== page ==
Sen. John Barrasso (R-WY) leads hearing to “modernize” the Endangered Species Act.

Jamie Rappaport Clark, Defenders of Wildlife President and CEO and former Director of the U.S. Fish and Wildlife Service (USFWS) under Bill Clinton, shared an opposing view at the hearing earlier this year. While she recognized the states’ role as conservation partners, she also stated:

…the ultimate responsibility under the ESA lies with the federal government, acting through [USFWS] and the National Marine Fisheries Service (NMFS), to make science-based decisions about the status of imperiled species and actions necessary to ensure their continued existence and ultimate recovery… the federal government is the appropriate authority to ensure that at-risk species are conserved according to the best available science under the ESA, rather than local economic and political considerations.

In contrast, Wiley testified that “state agencies often do the greatest share of work managing federally listed species and dealing with associated challenges,” and that most state agencies would like to be more involved with ESA decisions.

Director Coit concurred, calling for states to have a bigger role in ESA listing decisions, target population recovery plans, monitoring, outreach and collaboration. She said the best way to achieve these goals was to give the state agencies “sufficient resources.”

Director Voyles dedicated part of his testimony to share the AFWA’s ESA priorities. These include, in part, increasing the role of state fish and wildlife agencies, improving the listing process, developing “science based recovery plans for listed species, providing opportunities for the states to lead recovery planning and implementation,” and creating “more specificity and flexibility in the delisting process.”

The focus by Barrasso and these state wildlife officials on “avoiding” listing species as endangered, easing the ESA’s de-listing process and giving the states more power and prerogative in designating or not designating critical habitat, worries conservationists.

The Center for Biological Diversity maintained in the press release that loosening or repealing federal protections and “putting more wildlife management power into state hands would undo much of the progress that has been made in recovering endangered species.” They also assert that most states do not have established protections for critical habitat or effective conservation programs in place.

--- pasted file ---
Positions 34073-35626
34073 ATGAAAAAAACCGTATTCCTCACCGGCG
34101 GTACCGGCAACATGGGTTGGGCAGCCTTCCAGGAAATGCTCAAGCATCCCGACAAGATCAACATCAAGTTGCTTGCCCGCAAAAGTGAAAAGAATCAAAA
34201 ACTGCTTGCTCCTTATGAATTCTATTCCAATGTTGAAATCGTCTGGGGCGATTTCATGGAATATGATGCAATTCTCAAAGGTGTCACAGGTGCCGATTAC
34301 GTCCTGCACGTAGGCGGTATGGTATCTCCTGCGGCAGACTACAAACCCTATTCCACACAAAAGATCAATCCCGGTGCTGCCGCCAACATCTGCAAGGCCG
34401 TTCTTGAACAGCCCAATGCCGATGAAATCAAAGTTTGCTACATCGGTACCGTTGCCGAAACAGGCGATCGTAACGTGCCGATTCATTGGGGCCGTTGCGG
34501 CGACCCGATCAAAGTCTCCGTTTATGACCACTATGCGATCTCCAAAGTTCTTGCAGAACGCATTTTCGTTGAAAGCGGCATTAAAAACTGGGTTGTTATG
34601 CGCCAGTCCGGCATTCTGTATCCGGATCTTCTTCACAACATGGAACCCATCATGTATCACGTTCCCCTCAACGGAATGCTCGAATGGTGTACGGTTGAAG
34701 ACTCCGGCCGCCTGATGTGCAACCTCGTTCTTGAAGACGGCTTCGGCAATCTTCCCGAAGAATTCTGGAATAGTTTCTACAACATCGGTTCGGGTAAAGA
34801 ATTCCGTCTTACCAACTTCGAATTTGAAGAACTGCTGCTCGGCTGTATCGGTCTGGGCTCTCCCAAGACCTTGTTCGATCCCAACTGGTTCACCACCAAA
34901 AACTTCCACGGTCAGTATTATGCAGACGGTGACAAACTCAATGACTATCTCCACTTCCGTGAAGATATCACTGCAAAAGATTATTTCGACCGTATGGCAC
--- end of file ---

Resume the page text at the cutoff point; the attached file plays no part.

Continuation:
The NGO also researched and reported on the significant underfunding of endangered species recovery. Noah Greenwald, the Center’s Endangered Species Director, explained that at present, the USFWS only “gets roughly 3.5 percent of the funding federal biologists estimate is needed to recover species.”

“False claims about the Endangered Species Act’s effectiveness denigrate underfunded scientists trying to save imperiled wildlife on a shoestring. Rather than continuing these mean-spirited and disingenuous attacks, Senator Barrasso and other Senate Republicans should fully fund the Act so more species can be saved from extinction,” said Brett Hartl, Government Affairs Director at the Center.

American Bald Eagle

Similarly, Daniel Ashe, President and CEO of the Association of Zoos and Aquariums (AZA) and former USFWS Director under Barack Obama, stated this at the February hearing:

Species protection and conservation requires long-term commitment by all of us… The AZA and its members fully support the Endangered Species Act, and we look forward to working with Congress to assure that the agencies responsible for carrying out the mandates of the Act receive the necessary funding, human resource capacity and regulatory flexibility to succeed.

Greenwald wrote about Barrasso’s efforts to “disassemble” the ESA in the Huffington Post:

As Endangered Species Director for the Center for Biological Diversity, it’s deeply troubling to see politicians purposely mislead the American public in an effort to loosen regulations, especially ones that would further degrade protections for our most imperiled wildlife and their habitats.